Teen Breathe

How to do the shoelace yoga pose

Shoelace Pose – Padukabandhini asana in Sanskrit, with paduka meaning footwear and bandhini meaning lace – is named for the way the legs loop and bend around each other, as laces do when you tie a bow. Read on for a brief guide to this popular yoga pose, including how to do it and the physical and mental health benefits of mastering the position.
WORDS: Dawattie Basdeo – magnificentmemagnificentyou.com

What are the health benefits of the shoelace yoga pose?

This pose supports hip mobility, works the muscles in the lower back, glutes and legs and stimulates the gallbladder and kidneys. It also helps to calm the mind.

How to do the shoelace yoga pose

Sit upright with your back straight and tall, your hips flat and square on the mat and your legs extended in front of you.

On an in-breath, bend your left knee, draw your foot towards you, lift it over your right leg and bring your left heel to touch the ground on the outside of your right hip.

On another in-breath, bend your right knee, sliding your heel to the outside of your left hip. Your left knee is stacked above your right knee – position them centrally between your hips. (If this is painful or uncomfortable, leave the right leg extended.)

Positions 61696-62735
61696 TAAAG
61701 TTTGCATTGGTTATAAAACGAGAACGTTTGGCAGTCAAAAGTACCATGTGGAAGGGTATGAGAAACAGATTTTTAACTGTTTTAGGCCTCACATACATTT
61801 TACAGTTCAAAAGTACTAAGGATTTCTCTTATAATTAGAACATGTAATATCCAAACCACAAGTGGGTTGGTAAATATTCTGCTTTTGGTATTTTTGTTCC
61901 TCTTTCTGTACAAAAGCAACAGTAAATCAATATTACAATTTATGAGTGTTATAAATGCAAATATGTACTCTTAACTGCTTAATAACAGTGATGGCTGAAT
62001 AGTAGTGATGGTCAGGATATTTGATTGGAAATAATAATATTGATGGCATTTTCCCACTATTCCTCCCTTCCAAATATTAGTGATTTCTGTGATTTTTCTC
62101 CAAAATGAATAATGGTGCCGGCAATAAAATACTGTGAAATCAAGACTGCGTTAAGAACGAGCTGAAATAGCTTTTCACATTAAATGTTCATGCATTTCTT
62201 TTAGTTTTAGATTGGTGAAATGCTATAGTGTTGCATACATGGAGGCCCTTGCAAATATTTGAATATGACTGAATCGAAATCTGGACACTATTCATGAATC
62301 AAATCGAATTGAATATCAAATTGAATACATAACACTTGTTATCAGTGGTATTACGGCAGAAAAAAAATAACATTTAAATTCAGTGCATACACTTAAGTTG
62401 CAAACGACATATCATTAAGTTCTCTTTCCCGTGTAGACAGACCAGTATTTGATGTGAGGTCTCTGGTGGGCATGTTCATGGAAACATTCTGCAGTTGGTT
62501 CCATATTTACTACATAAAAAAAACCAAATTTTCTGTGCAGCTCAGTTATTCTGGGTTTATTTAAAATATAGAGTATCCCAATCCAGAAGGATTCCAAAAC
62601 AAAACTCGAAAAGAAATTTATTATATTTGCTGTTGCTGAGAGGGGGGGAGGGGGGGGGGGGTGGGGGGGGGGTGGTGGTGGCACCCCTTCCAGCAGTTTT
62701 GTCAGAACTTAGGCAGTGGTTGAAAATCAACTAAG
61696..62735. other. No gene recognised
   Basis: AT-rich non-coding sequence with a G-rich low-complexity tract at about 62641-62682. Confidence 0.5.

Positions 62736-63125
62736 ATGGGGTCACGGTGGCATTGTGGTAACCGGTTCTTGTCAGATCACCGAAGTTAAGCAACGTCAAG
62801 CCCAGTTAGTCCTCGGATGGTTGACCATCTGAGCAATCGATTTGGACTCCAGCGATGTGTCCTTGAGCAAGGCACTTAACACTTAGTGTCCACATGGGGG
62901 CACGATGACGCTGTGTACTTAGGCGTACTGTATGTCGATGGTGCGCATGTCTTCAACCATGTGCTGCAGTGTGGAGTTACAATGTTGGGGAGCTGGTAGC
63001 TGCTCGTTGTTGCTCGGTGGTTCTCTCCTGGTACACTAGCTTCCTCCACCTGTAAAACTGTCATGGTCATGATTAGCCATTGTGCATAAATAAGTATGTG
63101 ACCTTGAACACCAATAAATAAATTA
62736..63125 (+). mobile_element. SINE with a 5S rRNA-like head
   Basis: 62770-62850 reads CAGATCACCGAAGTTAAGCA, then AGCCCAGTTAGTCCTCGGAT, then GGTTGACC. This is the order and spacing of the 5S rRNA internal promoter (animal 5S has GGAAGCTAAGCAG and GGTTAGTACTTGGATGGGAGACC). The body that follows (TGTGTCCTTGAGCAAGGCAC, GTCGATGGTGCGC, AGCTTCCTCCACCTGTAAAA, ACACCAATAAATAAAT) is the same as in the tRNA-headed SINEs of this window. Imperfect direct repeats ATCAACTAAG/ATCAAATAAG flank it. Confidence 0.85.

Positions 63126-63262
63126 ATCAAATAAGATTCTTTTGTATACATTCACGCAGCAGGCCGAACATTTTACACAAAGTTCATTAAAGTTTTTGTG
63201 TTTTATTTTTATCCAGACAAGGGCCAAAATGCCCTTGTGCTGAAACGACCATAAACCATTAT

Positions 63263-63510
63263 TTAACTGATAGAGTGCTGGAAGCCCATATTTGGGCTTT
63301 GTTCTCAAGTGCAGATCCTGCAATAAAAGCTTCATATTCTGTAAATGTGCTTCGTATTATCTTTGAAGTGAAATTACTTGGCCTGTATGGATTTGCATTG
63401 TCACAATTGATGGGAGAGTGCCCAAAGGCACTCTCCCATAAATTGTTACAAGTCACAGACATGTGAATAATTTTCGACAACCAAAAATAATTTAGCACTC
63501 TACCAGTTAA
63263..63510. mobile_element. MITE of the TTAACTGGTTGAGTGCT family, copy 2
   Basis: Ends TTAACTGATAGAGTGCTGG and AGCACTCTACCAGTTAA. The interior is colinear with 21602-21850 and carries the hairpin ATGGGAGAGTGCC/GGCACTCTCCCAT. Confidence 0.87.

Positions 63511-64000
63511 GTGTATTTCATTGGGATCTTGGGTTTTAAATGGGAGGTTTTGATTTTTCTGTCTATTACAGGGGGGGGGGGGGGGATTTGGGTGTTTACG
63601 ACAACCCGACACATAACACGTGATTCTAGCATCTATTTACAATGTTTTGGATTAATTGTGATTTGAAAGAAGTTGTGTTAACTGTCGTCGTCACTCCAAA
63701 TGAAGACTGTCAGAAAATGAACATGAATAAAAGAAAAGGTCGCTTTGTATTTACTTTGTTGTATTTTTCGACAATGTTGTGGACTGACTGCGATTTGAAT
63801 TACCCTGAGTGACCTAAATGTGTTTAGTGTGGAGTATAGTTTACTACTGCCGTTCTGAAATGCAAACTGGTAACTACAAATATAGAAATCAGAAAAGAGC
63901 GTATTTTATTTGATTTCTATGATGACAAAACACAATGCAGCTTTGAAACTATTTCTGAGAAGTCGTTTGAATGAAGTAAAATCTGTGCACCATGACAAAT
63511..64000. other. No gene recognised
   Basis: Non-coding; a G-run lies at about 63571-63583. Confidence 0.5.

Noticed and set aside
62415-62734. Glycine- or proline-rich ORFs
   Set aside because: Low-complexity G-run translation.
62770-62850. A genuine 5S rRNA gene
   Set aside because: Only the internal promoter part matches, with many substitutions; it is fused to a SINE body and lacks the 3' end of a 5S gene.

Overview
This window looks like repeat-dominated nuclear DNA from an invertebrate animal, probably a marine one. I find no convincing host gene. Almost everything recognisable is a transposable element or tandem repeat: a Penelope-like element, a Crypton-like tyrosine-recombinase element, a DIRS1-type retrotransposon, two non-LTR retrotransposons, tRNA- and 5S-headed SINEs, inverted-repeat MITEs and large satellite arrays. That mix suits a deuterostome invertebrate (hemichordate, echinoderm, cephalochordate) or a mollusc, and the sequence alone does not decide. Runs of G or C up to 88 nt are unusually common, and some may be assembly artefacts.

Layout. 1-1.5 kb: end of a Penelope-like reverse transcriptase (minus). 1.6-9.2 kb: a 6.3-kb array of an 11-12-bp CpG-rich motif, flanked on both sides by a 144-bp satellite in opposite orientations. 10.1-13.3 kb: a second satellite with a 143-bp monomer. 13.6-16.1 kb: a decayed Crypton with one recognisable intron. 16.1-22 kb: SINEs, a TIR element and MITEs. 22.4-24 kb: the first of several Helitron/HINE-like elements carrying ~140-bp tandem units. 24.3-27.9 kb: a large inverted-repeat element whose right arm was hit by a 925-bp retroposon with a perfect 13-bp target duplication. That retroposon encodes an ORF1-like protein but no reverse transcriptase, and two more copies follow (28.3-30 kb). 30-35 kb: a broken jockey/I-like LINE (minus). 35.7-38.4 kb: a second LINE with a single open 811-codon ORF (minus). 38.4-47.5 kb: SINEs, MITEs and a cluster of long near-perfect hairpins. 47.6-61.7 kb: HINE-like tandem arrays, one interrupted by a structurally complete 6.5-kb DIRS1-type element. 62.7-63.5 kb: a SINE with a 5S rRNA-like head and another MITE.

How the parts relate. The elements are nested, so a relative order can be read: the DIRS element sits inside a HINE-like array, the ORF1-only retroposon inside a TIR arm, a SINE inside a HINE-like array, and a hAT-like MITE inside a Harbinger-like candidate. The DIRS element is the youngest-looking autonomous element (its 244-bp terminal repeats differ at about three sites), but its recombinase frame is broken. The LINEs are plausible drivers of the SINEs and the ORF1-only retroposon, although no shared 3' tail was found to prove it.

Breathe here. Extend your spine upwards, face forwards, chest open, arms flowing alongside your torso as you gently hold your feet. Take a few breaths here. Yoga blocks, bolsters or folded blankets can be used as support where needed.

If you’d like to, you can add an optional forward fold here. Lower the upper torso from the hips so that your heart is over your interlaced legs. Use your arms to support your weight by resting your hands on the ground or on a yoga block. Hold for a few comfortable breaths then straighten up.

When you’re ready to come out of the pose, press through your hands and slowly roll up through your spine to an upright position. Place your hands slightly behind you, lean back and release your legs back to the original position extended on the ground in front of you. Repeat on the opposite side.

As with all physical activities, do not attempt if you have any medical or physical conditions that may be aggravated. If in doubt, talk to your doctor. Younger children should be supervised.

For more physical activities and yoga poses, read the latest issue of Teen Breathe magazine.